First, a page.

Tulsa 10-year-old wins $2,500 to work on his Lego vacuum invention
By Nour Habib
© 2016 BH Media Group, Inc.
It started out as a project for an “invention fair” at his school when Gabe Dougherty was in the second grade. A teacher had encouraged each student to come up with an invention that would “make the world a better place.”
Now Gabe, a fourth-grader at Lee Elementary School, has won $2,500 through the Tulsa StartUp Series for his LEGO vacuum invention.
“I was like, ‘Oh, my gosh!’ ” Gabe said about the moment the judges announced the result at the competition Wednesday evening. “I jumped up and I yelled, ‘I can’t believe I won!’ ”
The 10-year-old said he was a little reluctant to enter the competition, but that his father was able to persuade him.
Wednesday’s competition was specifically geared for students in kindergarten through 12th grade. It is one of a series of competitions by the Tulsa StartUp Series, which include categories for technology and apps, food and retail, and other business sectors.
As the winner, Gabe was awarded several prizes, including $2,500 to advance his business idea and a mentor who will help him with his project weekly for at least three months.
He also received a three-month membership to 36°North, which is referred to as a “basecamp for entrepreneurs.” It has more than 11,000 square feet of work, collaboration and event space, and it aims to help startups find the resources they need to succeed.
The Tulsa StartUp Series, sponsored by Tulsa Community College and the Lobeck Taylor Family Foundation, focuses on delivering resources and mentoring opportunities to entrepreneurs.
The series features pitch competitions categorized by business segment and culminates with Demo Day during Global Entrepreneurship Week in November. The Pitch Series winners get an automatic bid to compete at Demo Day, where the winner receives $15,000, a yearlong membership to 36°North and a dedicated mentor.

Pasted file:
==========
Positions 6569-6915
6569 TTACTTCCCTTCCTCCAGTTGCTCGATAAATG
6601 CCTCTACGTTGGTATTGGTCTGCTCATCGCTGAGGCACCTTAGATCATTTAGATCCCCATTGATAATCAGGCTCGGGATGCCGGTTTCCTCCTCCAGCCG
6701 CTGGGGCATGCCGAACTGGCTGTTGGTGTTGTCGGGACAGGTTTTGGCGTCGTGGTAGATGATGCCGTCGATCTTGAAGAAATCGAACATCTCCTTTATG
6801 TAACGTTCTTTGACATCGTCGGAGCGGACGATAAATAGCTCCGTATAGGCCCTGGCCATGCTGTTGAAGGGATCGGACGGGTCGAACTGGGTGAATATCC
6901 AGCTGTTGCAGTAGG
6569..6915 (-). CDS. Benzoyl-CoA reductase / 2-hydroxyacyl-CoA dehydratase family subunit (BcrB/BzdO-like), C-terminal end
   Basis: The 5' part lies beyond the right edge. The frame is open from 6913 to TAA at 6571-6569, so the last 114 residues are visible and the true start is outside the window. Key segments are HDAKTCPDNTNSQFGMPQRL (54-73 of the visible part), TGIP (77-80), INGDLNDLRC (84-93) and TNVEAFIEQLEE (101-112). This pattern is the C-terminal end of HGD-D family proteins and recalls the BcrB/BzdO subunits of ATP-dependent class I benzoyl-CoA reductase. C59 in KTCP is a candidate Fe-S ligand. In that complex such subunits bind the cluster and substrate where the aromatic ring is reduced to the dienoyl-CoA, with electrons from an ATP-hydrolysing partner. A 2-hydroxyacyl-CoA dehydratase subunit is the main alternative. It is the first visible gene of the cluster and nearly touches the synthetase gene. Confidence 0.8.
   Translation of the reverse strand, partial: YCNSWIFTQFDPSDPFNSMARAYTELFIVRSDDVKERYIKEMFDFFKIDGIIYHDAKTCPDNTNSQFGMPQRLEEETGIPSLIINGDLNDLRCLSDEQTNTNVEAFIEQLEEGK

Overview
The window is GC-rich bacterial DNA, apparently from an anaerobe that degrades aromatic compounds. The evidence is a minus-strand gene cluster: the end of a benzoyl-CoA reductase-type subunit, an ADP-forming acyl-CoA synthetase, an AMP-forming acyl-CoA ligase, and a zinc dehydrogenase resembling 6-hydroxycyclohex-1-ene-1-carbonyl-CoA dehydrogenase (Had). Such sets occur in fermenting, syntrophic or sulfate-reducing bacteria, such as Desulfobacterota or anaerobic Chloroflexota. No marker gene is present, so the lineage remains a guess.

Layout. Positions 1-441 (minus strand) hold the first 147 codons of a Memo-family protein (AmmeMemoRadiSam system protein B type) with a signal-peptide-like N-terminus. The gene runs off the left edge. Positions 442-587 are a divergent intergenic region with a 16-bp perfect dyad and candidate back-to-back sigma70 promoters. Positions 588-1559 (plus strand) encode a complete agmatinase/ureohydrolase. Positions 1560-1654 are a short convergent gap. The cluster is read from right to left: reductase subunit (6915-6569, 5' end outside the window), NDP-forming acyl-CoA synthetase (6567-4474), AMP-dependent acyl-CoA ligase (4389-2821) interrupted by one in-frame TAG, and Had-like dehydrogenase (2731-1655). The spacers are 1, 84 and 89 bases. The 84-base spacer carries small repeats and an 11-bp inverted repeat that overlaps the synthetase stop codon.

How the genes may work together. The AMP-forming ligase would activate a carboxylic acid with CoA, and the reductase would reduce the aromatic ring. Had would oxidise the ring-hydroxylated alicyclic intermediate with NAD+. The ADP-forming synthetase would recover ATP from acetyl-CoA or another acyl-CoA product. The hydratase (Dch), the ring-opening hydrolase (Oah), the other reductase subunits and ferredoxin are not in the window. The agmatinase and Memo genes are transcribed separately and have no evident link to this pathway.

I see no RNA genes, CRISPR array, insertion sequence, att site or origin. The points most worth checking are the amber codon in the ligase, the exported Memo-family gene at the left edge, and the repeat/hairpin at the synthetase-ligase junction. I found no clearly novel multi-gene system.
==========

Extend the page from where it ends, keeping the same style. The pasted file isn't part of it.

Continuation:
Autumn Worten, chair of Tulsa StartUp Series, said the competition is a “re-imagined” form of what began in 2007 as the Tulsa Entrepreneurial Spirit Award and later became the TCC StartUp Cup.
Gabe’s invention consists of a plastic bin car, a tube and a vacuum device. The idea is for the vacuum to suck LEGOs and other small toys directly into a bin for easy cleanup.
Gabe said he has been using the invention at home.
As part of his pitch to judges, Gabe talked about his licensing plan for the device — to first get a license from the LEGO Group for a special LEGO vacuum, and then create a non-LEGO version for other small toys and such things as beads.
Gabe said the prize money will go toward hiring a patent attorney for his design. He’ll spend time at 36°North with his mentor doing research and creating a prototype of the device.
Sarah Dougherty, Gabe’s mother, said her son has worked hard on the invention.
“We were just thrilled to pieces for him,” she said about Gabe’s win. “It was a wonderful day for our family.”
Worten said the newly designed competition, based on feedback from previous competitors, is shorter and offers more entry points and a more diversified prize package.
The pitch that’s directed specifically toward students is meant to create opportunities for kids to learn about innovation, Worten said.
Tulsa StartUp Series is about finding people who have the ability to take an idea and execute it, she said.
“We encourage them to use what it takes to build their business.”